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Three exhibits intrigue at Reynolds Gallery. 

Snap, Crackle, Pop

My grandmother likes jigsaw puzzles. To me, they are a mindless waste of time. For her, though, puzzles are an adventure in memorization, color studies, form recognition, random juxtapositions, and ultimately the satisfaction of a coherent, unified composition.

Al Souza might concur. His "Puzzle Paintings," currently on display downstairs at the Reynolds Gallery, also explore chance groupings, color and shape manipulation, coagulation of discrete forms, and even a nod to kitsch and American consumerism.

The artist's seven puzzle paintings are not paintings at all, but thousands of puzzle pieces glued to wood panels and hung to imitate paintings. Like other Pop artists, Souza appropriates lowbrow objects from mass culture and transforms them into ironic statements with dazzling visceral effects.

Perusing thrift shops and garage sales, the artist buys puzzles (the cheesier the better, it seems) and carefully uses completed sections of these puzzles that were returned to the box intact by the previous owner. This study in chance is reminiscent of Jackson Pollock, but like Pollock, there is more control and intervention by the artist than the superficial spontaneity purports.

The Reynolds show exhibits four of Souza's large puzzle composites and three smaller ones. Despite the randomness of his thrift-store purchases, Souza finds themes within the jigsaw oeuvre and groups them together accordingly. "Pell Mell," for example, is a large panel with layers upon layers of puzzle pieces of famous artworks. By attempting to focus on sections of these writhing planes of color and patterns, one can discern a snippet of Renoir, Van Gogh, Leger and Miro works. Here, Souza has effectively managed to place fine art back in its original context. From a high creation of the artist to its descent into kitsch as a puzzle and back, full circle, as fine art, albeit distorted, the artist has achieved a balance of sorts between high and low, chance and order, and wit and candor.

By overlapping random, yet controlled images borrowed from, as the Whitney catalogue describes, "the dustbin of popular culture," Souza is able to offer bedazzling eye candy that stealthily carries strange, even subliminal, meanings. I'm not sure why, but I think my grandmother would approve.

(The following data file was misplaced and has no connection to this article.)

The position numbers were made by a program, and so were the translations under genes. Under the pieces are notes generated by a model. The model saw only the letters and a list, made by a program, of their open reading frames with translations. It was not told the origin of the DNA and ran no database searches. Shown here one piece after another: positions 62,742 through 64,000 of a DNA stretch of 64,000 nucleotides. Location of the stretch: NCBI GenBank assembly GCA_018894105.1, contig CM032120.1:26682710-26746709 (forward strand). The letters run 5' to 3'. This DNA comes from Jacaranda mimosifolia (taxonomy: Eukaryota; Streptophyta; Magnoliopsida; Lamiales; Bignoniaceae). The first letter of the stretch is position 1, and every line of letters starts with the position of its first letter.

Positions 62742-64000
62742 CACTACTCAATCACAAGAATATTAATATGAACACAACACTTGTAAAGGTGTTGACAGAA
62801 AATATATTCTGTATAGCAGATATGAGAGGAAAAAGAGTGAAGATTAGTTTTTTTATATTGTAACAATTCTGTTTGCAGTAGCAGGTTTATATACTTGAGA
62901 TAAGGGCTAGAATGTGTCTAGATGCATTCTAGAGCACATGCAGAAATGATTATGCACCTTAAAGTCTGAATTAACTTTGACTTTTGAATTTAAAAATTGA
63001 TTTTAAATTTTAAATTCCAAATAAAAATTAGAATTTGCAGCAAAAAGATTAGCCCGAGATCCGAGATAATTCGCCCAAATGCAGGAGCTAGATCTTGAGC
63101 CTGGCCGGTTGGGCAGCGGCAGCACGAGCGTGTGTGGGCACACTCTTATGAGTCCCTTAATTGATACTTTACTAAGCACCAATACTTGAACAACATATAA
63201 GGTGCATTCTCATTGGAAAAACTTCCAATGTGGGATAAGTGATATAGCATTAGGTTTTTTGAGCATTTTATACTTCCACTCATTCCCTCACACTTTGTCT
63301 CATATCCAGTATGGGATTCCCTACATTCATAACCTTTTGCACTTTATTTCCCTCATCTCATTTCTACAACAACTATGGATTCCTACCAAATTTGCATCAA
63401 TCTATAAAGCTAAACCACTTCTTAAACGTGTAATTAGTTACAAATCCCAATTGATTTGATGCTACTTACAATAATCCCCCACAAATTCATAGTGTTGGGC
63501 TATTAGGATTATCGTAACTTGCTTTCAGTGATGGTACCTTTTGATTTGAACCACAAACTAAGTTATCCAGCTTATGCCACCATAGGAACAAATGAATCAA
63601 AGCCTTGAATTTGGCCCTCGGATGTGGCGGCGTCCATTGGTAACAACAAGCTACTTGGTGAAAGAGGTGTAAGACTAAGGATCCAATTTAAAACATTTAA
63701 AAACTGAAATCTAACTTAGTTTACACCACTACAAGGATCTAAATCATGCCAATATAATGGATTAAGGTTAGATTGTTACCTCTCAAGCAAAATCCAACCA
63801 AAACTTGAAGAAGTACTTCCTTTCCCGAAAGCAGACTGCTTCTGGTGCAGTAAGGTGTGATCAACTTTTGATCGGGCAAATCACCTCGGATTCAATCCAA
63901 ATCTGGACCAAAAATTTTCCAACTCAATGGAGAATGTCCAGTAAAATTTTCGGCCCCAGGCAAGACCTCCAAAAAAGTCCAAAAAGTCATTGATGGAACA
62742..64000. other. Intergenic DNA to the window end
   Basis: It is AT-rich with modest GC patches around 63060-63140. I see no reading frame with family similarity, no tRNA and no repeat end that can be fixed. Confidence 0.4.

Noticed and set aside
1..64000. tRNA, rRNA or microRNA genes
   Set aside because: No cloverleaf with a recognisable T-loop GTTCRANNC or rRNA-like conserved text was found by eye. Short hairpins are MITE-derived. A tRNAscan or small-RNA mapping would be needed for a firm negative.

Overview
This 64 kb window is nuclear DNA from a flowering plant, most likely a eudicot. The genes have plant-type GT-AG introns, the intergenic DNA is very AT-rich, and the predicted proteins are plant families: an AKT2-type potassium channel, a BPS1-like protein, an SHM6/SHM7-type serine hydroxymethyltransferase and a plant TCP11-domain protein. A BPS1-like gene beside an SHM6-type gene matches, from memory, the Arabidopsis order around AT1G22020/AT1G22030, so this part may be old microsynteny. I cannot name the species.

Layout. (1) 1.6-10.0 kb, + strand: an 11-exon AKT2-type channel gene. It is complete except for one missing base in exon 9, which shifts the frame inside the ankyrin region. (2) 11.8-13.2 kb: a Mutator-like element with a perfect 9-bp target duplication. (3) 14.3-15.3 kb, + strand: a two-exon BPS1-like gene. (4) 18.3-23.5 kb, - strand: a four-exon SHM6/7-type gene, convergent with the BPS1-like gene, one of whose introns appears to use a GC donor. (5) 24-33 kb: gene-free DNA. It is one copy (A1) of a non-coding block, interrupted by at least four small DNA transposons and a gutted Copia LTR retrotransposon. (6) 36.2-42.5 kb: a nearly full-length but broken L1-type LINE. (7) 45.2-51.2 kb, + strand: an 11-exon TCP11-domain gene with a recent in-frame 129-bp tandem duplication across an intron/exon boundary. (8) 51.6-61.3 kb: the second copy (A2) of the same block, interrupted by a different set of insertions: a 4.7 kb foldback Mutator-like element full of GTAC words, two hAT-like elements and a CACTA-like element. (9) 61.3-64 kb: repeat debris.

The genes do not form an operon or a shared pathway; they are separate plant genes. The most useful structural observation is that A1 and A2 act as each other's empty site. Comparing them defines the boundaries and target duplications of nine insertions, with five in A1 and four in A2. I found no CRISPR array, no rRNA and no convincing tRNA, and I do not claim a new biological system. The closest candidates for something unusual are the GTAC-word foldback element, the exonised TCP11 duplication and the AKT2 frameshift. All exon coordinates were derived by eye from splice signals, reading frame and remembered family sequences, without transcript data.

It is a bit incongruous to call Donald Crow a folk artist, given the well-stocked pantry of cerebral reasoning and art-world experience that is the cumulative intellectual property of this respected artist, but that is the categorization that comes to mind when looking at Crow's works on paper.

Perhaps it is because his many works, which hang like calendar pages on the walls of both upstairs rooms at Reynolds Gallery, propose the unassuming disregard for immortality that folk artists tend to share. Immediacy is the principal thing in these blithe and instinctive painted collages. They are hobgoblins and haunts among art products: airy and evanescent, playful and guileful, elastic. Like folk art they are expressions of unseen dynamism with the recognition of enchantment inherent in the commonplace. And generally like folk art, they appear to be made and displayed with the materials at hand.

While Crow may have slipped in a few premium papers from the art supply store, he has painted his constructions spontaneously with tempera, woven them hastily, stapled them into self-frames and hung them unapologetically from found pieces of wire and cord. But, unlike folk art, their single focused message — elucidated a hundred ways — is the informed quest for the expressive exuberance and energetic purpose of color against contrast. The collages' method of conveyance suggests the navigator does not give a whit for the bothers of decor beyond that. The fact that they hang like calendars further defends their ephemeral conclusion. Revelation is a thing that none can domesticate. It is a loaner from time itself.

Sharing the gallery space with Don Crow are 11 remarkable "Sculptural Chairs" facing to and fro like costumed attendees at an eccentric social. Some assume the erect pose of the serious and the virtuous, such as Maurice Beane's two high-backed creations, although a couple — made by Noel and Ed Szado — have been tarted up a bit with some red Ultrasuede against their righteous brushed stainless steel structure. Ron Puckett's stalwart, no-nonsense planar throne to the practical man who loves big hardware sits on the diagonal from Jack Larimore's wood and fabric "Folia Chair". It is an opulent and somewhat erotic vixen of a furnishing with materials that enfold and reveal flirtatiously. Then just to get your back-to- nature, there is Bill Suworoff's modern environmentalist spin on the Adirondack twig chair. Fred Crist's "Kirili Chair" of forged steel suggests an unknown and somewhat fantastic creature's backbone, flattened to comfortably accommodate a human back; it seems the most alien of all the chair-icatures. This once-a-year collection of functional items for the home seems to have become a Reynolds tradition. Last year it was table designs. However, this year's chair assortment is especially imaginative and inviting. Go in and set a spell.



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